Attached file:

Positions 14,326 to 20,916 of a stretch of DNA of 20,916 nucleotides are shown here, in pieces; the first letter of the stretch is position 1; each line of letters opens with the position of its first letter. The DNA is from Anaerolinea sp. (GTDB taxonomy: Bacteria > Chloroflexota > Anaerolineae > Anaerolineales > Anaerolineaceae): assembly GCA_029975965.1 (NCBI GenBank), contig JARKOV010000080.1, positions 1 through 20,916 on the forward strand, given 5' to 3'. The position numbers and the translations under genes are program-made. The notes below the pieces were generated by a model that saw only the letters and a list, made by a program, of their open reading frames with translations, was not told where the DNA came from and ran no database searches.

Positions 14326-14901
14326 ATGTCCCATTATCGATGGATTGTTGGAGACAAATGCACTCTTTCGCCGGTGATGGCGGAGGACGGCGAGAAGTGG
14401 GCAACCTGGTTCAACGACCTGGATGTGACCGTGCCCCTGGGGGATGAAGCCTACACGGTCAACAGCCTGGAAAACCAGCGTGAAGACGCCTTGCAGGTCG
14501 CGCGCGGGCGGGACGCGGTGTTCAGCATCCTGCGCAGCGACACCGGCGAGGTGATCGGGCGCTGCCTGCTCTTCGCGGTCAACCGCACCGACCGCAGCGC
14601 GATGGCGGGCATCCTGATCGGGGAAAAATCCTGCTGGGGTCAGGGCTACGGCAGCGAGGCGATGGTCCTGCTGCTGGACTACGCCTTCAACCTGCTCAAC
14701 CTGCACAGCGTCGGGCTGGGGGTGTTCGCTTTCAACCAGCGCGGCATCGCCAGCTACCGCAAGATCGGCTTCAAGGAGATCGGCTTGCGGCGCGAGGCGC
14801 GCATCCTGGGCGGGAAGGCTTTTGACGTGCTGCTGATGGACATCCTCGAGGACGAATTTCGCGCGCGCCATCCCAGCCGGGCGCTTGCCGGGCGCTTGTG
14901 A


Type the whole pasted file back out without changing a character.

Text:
Positions 14,326 to 20,916 of a stretch of DNA of 20,916 nucleotides are shown here, in pieces; the first letter of the stretch is position 1; each line of letters opens with the position of its first letter. The DNA is from Anaerolinea sp. (GTDB taxonomy: Bacteria > Chloroflexota > Anaerolineae > Anaerolineales > Anaerolineaceae): assembly GCA_029975965.1 (NCBI GenBank), contig JARKOV010000080.1, positions 1 through 20,916 on the forward strand, given 5' to 3'. The position numbers and the translations under genes are program-made. The notes below the pieces were generated by a model that saw only the letters and a list, made by a program, of their open reading frames with translations, was not told where the DNA came from and ran no database searches.

Positions 14326-14901
14326 ATGTCCCATTATCGATGGATTGTTGGAGACAAATGCACTCTTTCGCCGGTGATGGCGGAGGACGGCGAGAAGTGG
14401 GCAACCTGGTTCAACGACCTGGATGTGACCGTGCCCCTGGGGGATGAAGCCTACACGGTCAACAGCCTGGAAAACCAGCGTGAAGACGCCTTGCAGGTCG
14501 CGCGCGGGCGGGACGCGGTGTTCAGCATCCTGCGCAGCGACACCGGCGAGGTGATCGGGCGCTGCCTGCTCTTCGCGGTCAACCGCACCGACCGCAGCGC
14601 GATGGCGGGCATCCTGATCGGGGAAAAATCCTGCTGGGGTCAGGGCTACGGCAGCGAGGCGATGGTCCTGCTGCTGGACTACGCCTTCAACCTGCTCAAC
14701 CTGCACAGCGTCGGGCTGGGGGTGTTCGCTTTCAACCAGCGCGGCATCGCCAGCTACCGCAAGATCGGCTTCAAGGAGATCGGCTTGCGGCGCGAGGCGC
14801 GCATCCTGGGCGGGAAGGCTTTTGACGTGCTGCTGATGGACATCCTCGAGGACGAATTTCGCGCGCGCCATCCCAGCCGGGCGCTTGCCGGGCGCTTGTG
14901 A